Helpful Banking

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Helpful Banking?

In tonight’s Panorama program on BBC One, reporter Adam Shaw investigates the current state of Britain’s high street banks, and reveals that while base rates remain low, the cost of borrowing for customers has risen significantly – with one bailed-out bank charging an effective interest rate in excess of 3,000 per cent – while small businesses are finding it just as hard to get a loan.

This reminded me of one stormy evening in September 2009, when an incredible mix of people gathered for our Big City Brainstorm, where we explored “How to rebuild the reputation of the UK’s financial services sector and the City of London as the world’s leading financial centre”. The overwhelming impression we had then was how angry people were about what had happened. They had lost their trust in what was previously the great hero of the country. How could we rebuild it?

The Big City Brainstorm came up with some ideas for rebuilding the trust that, while being tongue-in-cheek, also reflect how people felt at the time.

Lately I’ve noticed a lot of banks are now using messages like “helpful”, “trust us”, “we’re different” and “we understand” in their advertisements. The line goes “we’re here to help”. They entice with throwbacks to the good old days by saying you can speak to your bank manager about your mortgage or savings (Bank managers still give mortgage advice? Not in my branch). Clearly the need to rebuild trust has become apparent to their marketing teams.

However, eighteen months after the great British banking crash, there are few visible changes. Most of the same old names are still there, and the banks are back to making handsome profits and equally handsome bonuses – rewarding themselves to the tune of 6 billion pounds in 2009. The banks, however helpful & different they claim to be in their adverts, don’t seem to have changed their ways .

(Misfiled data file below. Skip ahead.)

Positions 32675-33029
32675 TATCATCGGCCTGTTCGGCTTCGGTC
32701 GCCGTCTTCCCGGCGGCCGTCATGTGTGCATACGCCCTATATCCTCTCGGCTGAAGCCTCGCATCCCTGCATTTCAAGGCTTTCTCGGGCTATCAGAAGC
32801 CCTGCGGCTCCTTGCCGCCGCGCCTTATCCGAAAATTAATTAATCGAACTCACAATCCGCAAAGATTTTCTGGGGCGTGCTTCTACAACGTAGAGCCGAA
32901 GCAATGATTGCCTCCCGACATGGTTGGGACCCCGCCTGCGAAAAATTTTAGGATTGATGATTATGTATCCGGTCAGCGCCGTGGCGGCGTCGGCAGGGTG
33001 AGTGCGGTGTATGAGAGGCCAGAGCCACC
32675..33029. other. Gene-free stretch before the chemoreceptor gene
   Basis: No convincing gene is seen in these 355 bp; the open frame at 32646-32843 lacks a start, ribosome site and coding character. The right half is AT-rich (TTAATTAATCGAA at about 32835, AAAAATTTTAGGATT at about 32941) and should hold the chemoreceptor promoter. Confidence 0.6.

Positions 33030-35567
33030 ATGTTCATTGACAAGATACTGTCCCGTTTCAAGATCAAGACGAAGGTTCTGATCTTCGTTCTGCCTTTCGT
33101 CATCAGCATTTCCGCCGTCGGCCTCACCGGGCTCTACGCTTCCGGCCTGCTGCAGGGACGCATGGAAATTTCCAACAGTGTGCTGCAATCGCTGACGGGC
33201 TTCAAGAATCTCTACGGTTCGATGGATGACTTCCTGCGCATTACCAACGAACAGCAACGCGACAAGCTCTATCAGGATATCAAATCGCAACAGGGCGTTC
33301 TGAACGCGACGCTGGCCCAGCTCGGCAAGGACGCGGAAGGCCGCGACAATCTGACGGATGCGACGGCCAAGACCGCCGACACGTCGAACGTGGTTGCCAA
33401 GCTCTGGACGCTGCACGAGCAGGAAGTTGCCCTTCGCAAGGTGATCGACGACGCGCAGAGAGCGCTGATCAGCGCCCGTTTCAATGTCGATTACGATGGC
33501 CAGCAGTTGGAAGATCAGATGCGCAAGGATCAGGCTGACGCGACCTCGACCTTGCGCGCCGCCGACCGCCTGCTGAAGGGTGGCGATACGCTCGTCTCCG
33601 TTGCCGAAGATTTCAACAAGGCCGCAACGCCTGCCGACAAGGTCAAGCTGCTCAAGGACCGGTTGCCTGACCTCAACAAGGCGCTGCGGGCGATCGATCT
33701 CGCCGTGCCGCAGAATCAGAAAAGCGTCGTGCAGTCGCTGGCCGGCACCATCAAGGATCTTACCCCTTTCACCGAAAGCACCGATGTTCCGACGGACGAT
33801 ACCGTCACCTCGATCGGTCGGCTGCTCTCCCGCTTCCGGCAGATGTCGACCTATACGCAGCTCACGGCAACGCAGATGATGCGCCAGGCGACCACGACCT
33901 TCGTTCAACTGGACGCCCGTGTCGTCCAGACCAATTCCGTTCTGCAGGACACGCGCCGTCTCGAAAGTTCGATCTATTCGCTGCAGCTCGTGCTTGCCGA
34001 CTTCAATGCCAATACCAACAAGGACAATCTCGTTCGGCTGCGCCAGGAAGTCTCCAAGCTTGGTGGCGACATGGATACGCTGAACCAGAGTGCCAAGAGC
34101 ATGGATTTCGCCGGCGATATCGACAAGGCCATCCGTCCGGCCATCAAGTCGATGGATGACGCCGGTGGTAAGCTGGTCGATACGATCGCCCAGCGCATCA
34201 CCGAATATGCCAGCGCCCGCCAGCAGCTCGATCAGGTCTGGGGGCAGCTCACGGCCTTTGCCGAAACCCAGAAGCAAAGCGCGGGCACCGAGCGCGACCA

So what can they do to restore trust?

Author: Kristine Pitts

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MIRROR – Reflective (and Creative) Learning at Work

Football Kick-off

[tweetmeme]Amidst the football madness, Neil Maiden and I journeyed to Saarbruecken in Germany for a different sort of kick-off, the project kick-off for MIRROR – an EU Framework 7 funded project.

“MIRROR is aiming to develop the first technology-enhanced learning approach that can be used in highly dynamic working situations and situative context, where no teachers, no formal content and no explicit knowledge are available. “

It seems the EU has recognised it’s tough out there at the moment, and that many forms of formal training can be time consuming and costly, especially in SMEs where sending staff on training can mean difficulties in finding cover for the work they will be missing. Wouldn’t it be great if they could learn while they are on the job? (Doesn’t sound radical yet does it? Be patient, please).